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Advanced usage of TypeScript(二)

· 4 min read

This article introduces the advanced uses of TypeScript. it introduces TypeScript from the perspectives of generics and generics tools.

generics are a very important property in TS. They serve as a bridge from static definition to dynamic invocation, as well as the meta programming of TS's own type definitions. generics are the essence of the TS tools, and the hardest part to learn in TS.

basic use

generics can be used with common type definitions, class definitions, and function definitions as follows:

// define a generic type
type Dog<T> = { name: string, type: T }
// use the generic type
const dog: Dog<number> = { name: 'kk', type: 20 }

// define a class using generics
class Cat<T> {
private type: T;
constructor(type: T) { this.type = type; }
// use the generic in class
const cat: Cat<number> = new Cat<number>(20); // const cat = new Cat(20)

// define a function using generics
function swipe<T, U>(value: [T, U]): [U, T] {
return [value[1], value[0]];
// use the generic in function
swipe<Cat<number>, Dog<number>>([cat, dog]) // swipe([cat, dog])

If you define a generic type for a type name, be sure to include the generic type when using the type name.

For variables whose type can be inferred at call time, generic writing can be omitted.

generic derivation with default values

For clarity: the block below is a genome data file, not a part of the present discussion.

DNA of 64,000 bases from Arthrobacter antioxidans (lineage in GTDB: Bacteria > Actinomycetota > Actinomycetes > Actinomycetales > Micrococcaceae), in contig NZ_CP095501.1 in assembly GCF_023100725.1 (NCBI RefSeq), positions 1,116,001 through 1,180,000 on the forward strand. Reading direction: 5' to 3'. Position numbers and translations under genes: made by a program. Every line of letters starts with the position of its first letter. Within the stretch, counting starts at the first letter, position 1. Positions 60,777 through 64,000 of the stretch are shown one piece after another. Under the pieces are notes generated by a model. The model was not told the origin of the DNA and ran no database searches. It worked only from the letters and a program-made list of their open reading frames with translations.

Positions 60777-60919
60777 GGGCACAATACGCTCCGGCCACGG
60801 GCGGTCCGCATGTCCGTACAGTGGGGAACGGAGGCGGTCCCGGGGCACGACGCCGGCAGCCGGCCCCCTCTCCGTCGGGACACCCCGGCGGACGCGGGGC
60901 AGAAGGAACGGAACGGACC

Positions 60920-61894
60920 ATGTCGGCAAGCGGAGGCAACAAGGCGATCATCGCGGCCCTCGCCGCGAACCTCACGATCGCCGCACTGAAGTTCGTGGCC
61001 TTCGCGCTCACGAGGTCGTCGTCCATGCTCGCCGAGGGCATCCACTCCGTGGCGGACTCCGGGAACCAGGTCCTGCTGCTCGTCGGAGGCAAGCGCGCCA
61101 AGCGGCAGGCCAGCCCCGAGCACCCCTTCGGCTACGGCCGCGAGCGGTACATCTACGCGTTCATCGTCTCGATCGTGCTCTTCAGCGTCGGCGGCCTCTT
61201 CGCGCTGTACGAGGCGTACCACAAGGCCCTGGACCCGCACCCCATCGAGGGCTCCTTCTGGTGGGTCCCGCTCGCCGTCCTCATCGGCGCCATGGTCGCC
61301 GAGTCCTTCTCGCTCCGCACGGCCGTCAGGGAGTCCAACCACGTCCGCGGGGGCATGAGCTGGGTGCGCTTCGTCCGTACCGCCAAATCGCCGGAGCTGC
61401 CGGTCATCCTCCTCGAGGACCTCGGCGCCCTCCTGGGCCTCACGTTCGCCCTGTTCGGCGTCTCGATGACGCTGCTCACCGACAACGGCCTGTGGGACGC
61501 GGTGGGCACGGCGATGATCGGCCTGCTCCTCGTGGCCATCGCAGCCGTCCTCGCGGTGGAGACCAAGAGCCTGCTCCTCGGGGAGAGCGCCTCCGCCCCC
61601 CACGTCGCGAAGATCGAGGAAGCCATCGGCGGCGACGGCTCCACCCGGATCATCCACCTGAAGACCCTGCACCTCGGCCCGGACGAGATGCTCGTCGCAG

As mentioned above, we can simplify writing generic type definitions because TS automatically deduces the type of the variable from the type at which it was defined. This is typically the case in function calls.

type Dog<T> = { name: string, type: T };

function adopt<T>(dog: Dog<T>) {
return dog;

const dog = { name: "jstyro", type: "website" };
adopt(dog); // type is string

generic constraint

Sometimes we can ignore the specific types of generics, such as:

function fill<T>(length: number, value: T): T[] {
return new Array(length).fill(value);

The fill function takes a length argument and a value value to fill the array. We don't need to judge the parameters passed in and just populate them, but sometimes we need to qualify the type, we can use the extends keyword.

function sum<T extends number>(value: T[]): number {
let count = 0;
value.forEach(v => count += v);
return count;

This allows you to call the sum function as sum([1,2,3]), whereas something like sum(['1', '2']) will not compile pass.

generic constraints can also be used in the case of multiple generic parameters.

function pick<T, U extends keyof T>(){};

The constraint that U must be a subset of the key types of T.

generic conditions

extends keyword, which can also be used as a ternary operator, looks like this:

T extends U ? X: Y

There is no constraint that T must be a subset of U. If it is a subset of U, T is defined as type X, otherwise it is defined as type Y.

notice that the results generated are distributive.

For example, if we replace X with T: T extends U ? T : never.

The returned T, in this case, is the part of the original T that contains U, which can be understood as the intersection of T and U.

generic infer

infer is usually used with generics conditional statements like the one above. infer means you do not have to infer from the list of generics but rather from the general structure. For example:

type Foo<T> = T extends { t: infer Test } ? Test : string;

{t: infer Test} is the type of the property named t. If T has a property named t, the type of Test is the type of the property named t. Otherwise, the type of Test is string.

Here's an example:

type One = Foo<number>; // string, because number does not contain t
type Two = Foo<{ t: boolean }>; // boolean, because {t: boolean} contains t
type Three = Foo<{ a: number, t: () => void }>; // () => void, because {a: number, t: () => void} contains t

infer is used to derive subtypes from satisfied generic types.